In his comprehensive tome The Rise and Fall of Violent Crime in America, Professor Barry Latzer sums up his findings: “assertions that immigration invariably reduces crime in the host country are not borne out by the evidence. Such contentions have no more support than the converse claim that immigrants inevitably raise crime rates.” Latzer concludes that the crime rate of the incoming community and the crime rate of the absorbing community make all the difference. In communities like Los Angeles and Miami, high levels of immigration had undoubtedly raised the crime rates.
How about illegal immigration harming the economy via increased dependency on government largesse?
Low-skill legal immigration, and illegal immigration –because illegal immigrants tend to be low-skill, low-wage workers – provide a serious drain on America’s public resources. Nearly one quarter of all immigrant households in the United States are led by a non-high school graduate, and the average immigrant household has significantly more children than the average citizen household.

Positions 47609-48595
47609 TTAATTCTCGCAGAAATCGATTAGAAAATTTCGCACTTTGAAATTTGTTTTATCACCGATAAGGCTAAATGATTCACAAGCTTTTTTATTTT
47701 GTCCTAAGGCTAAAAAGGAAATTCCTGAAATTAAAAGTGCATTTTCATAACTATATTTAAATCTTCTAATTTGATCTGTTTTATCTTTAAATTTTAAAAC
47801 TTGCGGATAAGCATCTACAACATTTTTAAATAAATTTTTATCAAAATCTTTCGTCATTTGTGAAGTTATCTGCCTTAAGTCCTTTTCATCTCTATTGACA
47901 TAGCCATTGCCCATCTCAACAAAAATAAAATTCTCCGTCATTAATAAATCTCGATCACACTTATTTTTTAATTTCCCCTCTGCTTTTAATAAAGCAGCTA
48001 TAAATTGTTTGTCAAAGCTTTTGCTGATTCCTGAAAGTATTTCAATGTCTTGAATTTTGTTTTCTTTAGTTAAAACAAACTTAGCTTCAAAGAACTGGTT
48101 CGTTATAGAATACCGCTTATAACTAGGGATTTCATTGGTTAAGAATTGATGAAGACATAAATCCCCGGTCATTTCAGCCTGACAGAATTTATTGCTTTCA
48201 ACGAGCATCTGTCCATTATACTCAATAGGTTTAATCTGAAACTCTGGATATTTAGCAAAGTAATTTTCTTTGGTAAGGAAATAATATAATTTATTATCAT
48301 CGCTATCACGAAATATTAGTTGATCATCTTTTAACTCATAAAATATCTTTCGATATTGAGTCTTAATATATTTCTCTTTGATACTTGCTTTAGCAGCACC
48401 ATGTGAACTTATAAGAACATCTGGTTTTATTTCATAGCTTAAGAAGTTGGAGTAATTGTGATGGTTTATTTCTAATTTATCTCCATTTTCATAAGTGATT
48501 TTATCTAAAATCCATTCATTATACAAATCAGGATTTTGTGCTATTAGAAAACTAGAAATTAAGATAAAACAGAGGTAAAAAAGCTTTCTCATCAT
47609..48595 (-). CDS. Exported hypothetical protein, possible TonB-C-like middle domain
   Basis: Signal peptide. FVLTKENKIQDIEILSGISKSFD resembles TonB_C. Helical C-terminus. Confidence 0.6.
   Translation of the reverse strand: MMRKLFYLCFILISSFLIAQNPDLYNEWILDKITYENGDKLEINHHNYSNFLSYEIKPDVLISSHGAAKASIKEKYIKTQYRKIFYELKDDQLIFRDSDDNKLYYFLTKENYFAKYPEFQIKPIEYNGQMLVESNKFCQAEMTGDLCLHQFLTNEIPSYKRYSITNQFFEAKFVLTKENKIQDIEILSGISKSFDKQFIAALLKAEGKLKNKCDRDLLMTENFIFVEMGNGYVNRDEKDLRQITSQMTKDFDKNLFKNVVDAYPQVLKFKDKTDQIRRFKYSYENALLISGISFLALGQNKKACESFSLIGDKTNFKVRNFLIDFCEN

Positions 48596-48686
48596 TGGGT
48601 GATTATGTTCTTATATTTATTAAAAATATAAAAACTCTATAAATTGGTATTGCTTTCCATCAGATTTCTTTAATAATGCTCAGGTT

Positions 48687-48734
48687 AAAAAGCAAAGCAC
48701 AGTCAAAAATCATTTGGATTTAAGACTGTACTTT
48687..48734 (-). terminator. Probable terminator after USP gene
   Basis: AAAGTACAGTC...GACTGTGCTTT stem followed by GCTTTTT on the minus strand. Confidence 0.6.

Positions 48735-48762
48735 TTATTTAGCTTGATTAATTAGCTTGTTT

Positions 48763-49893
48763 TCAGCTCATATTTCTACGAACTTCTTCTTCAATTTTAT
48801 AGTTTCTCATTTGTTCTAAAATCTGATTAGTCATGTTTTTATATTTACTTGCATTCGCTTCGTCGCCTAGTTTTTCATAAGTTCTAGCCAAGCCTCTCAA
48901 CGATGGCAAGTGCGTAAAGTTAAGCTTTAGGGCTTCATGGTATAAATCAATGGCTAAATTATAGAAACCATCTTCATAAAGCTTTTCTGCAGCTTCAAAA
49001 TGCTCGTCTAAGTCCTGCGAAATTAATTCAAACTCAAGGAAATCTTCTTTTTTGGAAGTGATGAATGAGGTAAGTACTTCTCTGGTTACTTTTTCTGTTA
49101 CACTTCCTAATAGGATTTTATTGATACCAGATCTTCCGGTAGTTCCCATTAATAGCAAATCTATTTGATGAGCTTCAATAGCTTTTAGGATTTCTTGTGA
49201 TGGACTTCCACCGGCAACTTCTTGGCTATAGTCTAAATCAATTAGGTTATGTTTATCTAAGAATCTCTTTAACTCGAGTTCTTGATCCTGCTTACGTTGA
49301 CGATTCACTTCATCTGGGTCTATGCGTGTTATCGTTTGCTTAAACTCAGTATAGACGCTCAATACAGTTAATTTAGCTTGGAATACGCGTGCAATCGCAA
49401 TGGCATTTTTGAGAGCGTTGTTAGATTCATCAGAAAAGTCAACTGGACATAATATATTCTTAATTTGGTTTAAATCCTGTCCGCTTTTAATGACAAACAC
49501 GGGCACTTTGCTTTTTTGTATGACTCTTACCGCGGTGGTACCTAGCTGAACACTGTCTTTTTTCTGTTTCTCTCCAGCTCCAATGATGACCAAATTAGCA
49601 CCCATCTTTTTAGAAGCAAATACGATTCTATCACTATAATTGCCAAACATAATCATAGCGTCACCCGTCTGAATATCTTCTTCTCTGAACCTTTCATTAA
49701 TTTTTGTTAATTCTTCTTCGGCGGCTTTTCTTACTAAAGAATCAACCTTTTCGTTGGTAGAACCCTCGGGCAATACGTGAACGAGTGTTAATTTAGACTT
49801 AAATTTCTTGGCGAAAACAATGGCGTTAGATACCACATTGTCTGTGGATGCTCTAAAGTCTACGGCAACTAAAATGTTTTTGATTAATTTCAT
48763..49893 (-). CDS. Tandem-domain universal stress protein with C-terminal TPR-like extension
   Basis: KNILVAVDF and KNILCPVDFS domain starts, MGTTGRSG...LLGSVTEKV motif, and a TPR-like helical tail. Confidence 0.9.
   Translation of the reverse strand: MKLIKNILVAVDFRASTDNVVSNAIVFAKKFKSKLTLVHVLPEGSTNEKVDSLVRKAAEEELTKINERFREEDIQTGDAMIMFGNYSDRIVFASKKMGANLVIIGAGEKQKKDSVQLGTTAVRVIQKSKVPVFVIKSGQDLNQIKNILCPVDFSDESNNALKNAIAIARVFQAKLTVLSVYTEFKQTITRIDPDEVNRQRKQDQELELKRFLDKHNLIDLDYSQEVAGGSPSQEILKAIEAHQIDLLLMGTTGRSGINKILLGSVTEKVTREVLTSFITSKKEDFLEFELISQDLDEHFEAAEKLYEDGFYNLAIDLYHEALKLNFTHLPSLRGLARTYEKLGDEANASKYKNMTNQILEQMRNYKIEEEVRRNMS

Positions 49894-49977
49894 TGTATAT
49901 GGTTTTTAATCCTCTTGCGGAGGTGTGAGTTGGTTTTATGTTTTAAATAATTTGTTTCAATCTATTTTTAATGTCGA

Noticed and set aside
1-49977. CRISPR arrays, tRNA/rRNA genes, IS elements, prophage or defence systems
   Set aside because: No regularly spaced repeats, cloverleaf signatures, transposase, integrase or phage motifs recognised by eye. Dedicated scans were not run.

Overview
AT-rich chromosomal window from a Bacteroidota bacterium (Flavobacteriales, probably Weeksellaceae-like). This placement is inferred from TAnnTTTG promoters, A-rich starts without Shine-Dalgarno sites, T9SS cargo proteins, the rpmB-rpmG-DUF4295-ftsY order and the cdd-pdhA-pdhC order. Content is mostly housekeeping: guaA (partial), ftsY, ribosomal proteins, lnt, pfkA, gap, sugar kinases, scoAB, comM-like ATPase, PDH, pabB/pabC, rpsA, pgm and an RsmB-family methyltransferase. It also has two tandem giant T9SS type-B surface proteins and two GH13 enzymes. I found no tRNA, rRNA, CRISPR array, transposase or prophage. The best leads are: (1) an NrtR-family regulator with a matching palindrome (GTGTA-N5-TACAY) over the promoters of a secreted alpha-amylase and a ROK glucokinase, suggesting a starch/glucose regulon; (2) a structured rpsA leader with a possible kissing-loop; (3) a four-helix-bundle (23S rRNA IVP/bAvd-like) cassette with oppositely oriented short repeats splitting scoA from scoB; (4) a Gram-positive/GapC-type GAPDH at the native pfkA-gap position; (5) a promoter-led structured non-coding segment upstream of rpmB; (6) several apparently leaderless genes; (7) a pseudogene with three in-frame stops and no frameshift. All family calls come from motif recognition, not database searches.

While groups like Partnership for a New Economy provide friendly statistics on the economic benefits of immigration, they don’t typically investigate the cost of illegal immigration. Those costs are substantial and burdensome. The vast majority of immigrants, both legal and illegal, come to America looking for a job, but the security provided by America’s safety net doesn’t go untouched. Legal immigrants are eligible for the vast majority of welfare programs; illegal immigrants typically rely on food programs and Medicaid via their kids. That doesn’t count the cost of education, either, which has skyrocketed in areas with a significant influx of immigrants.